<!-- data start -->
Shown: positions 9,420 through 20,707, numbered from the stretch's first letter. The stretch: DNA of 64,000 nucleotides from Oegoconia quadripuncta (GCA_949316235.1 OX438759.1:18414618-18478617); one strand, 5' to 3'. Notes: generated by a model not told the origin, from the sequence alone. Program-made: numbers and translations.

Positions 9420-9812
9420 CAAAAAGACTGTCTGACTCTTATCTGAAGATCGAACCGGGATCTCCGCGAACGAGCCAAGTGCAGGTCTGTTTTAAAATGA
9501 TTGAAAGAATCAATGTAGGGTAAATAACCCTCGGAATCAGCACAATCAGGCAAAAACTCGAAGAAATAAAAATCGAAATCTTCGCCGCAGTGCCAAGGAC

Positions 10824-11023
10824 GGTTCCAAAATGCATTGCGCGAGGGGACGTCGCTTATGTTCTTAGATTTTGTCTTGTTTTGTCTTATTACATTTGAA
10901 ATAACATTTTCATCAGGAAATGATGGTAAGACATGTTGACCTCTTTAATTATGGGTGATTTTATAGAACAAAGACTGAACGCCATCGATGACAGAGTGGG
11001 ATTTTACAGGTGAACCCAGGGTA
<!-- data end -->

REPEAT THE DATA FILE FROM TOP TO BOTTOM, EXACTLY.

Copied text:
Shown: positions 9,420 through 20,707, numbered from the stretch's first letter. The stretch: DNA of 64,000 nucleotides from Oegoconia quadripuncta (GCA_949316235.1 OX438759.1:18414618-18478617); one strand, 5' to 3'. Notes: generated by a model not told the origin, from the sequence alone. Program-made: numbers and translations.

Positions 9420-9812
9420 CAAAAAGACTGTCTGACTCTTATCTGAAGATCGAACCGGGATCTCCGCGAACGAGCCAAGTGCAGGTCTGTTTTAAAATGA
9501 TTGAAAGAATCAATGTAGGGTAAATAACCCTCGGAATCAGCACAATCAGGCAAAAACTCGAAGAAATAAAAATCGAAATCTTCGCCGCAGTGCCAAGGAC

Positions 10824-11023
10824 GGTTCCAAAATGCATTGCGCGAGGGGACGTCGCTTATGTTCTTAGATTTTGTCTTGTTTTGTCTTATTACATTTGAA
10901 ATAACATTTTCATCAGGAAATGATGGTAAGACATGTTGACCTCTTTAATTATGGGTGATTTTATAGAACAAAGACTGAACGCCATCGATGACAGAGTGGG
11001 ATTTTACAGGTGAACCCAGGGTA